Did SNL Steal Its Celebrity Accountant Sketch?

By Brian Abrams

Apr 13, 2011

Illustrator Dan Meth has staked a claim that Saturday Night Live ripped off his online animated video series—and blatantly.

The New York-based artist, known for his internet-famous sitcom maps points out on his blog the similarities between his own Alan Kaufman, rock star accountant at Kaufman, Kaufman, Rothman, and Roth: Rock Star Financial (the cartoon first went live in 2007), and Andy Samberg's Mort Mort Feingold, Celebrity Accountant, who didn't hit the airwaves until April 2010.

You might find it difficult to argue otherwise for Samberg's character: Mort Mort Feingold is exactly the same nebbish caricature as Meth's Alan Kaufman—throwing obnoxious jabs at vapid celebrities. See for yourself:

Churning out the chuckles every week for national television isn't easy, so it's not such a surprise to hear that SNL would Xerox material from an artist with likely no loot for legal representation in order to grab some laughs. Stuff like this happens all the time. Last month, the Late Show with David Letterman aired a bit that mashed up clips of Charlie Sheen and Mel Gibson into a farcical phone conversation. One week prior, satirical Hollywood blog Film Drunk had posted the exact same concept. (Though, given how topical tiger blood has been of late, it's a little more difficult to point fingers as that one.)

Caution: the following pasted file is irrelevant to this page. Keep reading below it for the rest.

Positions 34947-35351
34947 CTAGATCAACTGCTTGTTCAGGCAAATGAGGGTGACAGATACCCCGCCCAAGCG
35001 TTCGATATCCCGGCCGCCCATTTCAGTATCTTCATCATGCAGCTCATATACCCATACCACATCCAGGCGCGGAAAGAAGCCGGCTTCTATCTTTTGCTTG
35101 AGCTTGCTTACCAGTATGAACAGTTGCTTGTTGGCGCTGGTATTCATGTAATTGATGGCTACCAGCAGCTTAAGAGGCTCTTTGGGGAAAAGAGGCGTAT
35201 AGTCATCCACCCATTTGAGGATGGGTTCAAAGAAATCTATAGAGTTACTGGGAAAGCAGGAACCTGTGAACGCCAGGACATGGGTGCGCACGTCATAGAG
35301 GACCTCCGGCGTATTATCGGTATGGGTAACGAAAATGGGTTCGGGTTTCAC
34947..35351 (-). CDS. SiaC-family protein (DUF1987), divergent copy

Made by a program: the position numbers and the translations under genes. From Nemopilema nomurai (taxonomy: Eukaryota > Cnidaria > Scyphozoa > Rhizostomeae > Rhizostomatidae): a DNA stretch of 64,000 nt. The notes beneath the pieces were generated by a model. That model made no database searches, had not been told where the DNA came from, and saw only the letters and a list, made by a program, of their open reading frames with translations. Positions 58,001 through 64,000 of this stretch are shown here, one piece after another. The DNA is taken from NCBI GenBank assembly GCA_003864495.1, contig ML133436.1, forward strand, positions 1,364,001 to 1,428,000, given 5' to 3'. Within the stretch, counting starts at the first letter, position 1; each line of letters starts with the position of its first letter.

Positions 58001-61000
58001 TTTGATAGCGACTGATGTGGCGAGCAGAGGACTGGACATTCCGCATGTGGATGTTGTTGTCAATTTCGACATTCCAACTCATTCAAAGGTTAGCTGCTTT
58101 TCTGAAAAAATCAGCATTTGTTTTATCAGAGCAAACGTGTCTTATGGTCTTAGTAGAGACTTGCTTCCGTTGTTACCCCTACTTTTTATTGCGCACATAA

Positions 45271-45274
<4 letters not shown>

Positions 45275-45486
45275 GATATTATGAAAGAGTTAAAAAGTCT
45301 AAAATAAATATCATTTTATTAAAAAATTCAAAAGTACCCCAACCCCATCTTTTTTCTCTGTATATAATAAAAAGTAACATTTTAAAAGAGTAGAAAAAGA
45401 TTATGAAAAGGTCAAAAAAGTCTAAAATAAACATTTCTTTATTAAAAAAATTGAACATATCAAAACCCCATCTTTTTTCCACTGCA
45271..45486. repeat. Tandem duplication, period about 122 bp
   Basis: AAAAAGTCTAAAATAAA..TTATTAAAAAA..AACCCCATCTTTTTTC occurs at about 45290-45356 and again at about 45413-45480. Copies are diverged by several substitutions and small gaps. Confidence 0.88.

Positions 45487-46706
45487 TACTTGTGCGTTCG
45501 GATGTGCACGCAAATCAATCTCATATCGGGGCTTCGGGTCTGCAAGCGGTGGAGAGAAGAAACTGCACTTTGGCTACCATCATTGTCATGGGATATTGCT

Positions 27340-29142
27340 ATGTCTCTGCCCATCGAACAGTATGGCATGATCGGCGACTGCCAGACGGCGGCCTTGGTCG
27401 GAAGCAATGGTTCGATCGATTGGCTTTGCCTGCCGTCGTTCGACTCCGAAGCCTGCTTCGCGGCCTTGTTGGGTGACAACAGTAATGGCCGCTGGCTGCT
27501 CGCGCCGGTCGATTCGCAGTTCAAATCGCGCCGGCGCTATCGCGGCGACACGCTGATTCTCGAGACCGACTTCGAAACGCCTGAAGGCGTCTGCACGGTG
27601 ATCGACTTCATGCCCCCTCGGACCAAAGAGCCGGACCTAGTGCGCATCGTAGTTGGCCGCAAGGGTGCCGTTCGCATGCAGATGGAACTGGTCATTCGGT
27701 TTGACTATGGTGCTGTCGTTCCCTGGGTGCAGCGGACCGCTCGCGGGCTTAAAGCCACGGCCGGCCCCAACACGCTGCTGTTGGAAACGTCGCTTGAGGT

The Letterman bit could be chalked up as pure happenstance, but the SNL sketch, albeit having aired in the throes of tax season, seems beyond coincidence. Then again, Bill & Ted's Alex Winter featured a rock n' roll accountant bit on his MTV sketch comedy show, The Idiot Box, before Samberg was even born. (Skip to the 6:00 mark here.)

Do you think Lorne Michaels might throw Meth a bone or two by hiring to do some cartoon shorts as reparation? That's all the artist is asking for. 

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  • antdude Apr 14, 2011

    Wow, those were lame.

  • lolamustang Apr 14, 2011

    it's not the first time snl has done so.

  • Writerpatrick Apr 13, 2011

    It is common for two different writers to come up with the same idea. But what might have happened in this case is that the SNL writer saw the material and forgot that he had, then would up reusing it. But an idea can be stolen legally as long as there's enough difference between the new material and the old. I do think we're going to see this happening more and more in the future. And ironically, if they steal an idea from a TV show or movie it would be considered a parody.

  • bluejayfusion Apr 13, 2011

    I guess that is sad. The SNL one was funny but they really shud give people credit instead of just lifting their material.

  • aaronmcc Apr 13, 2011

    It's really getting on my nerves that tv.com polluted their content with UK rubbish and then go and post stories like this where the videos cannot be viewed in the UK.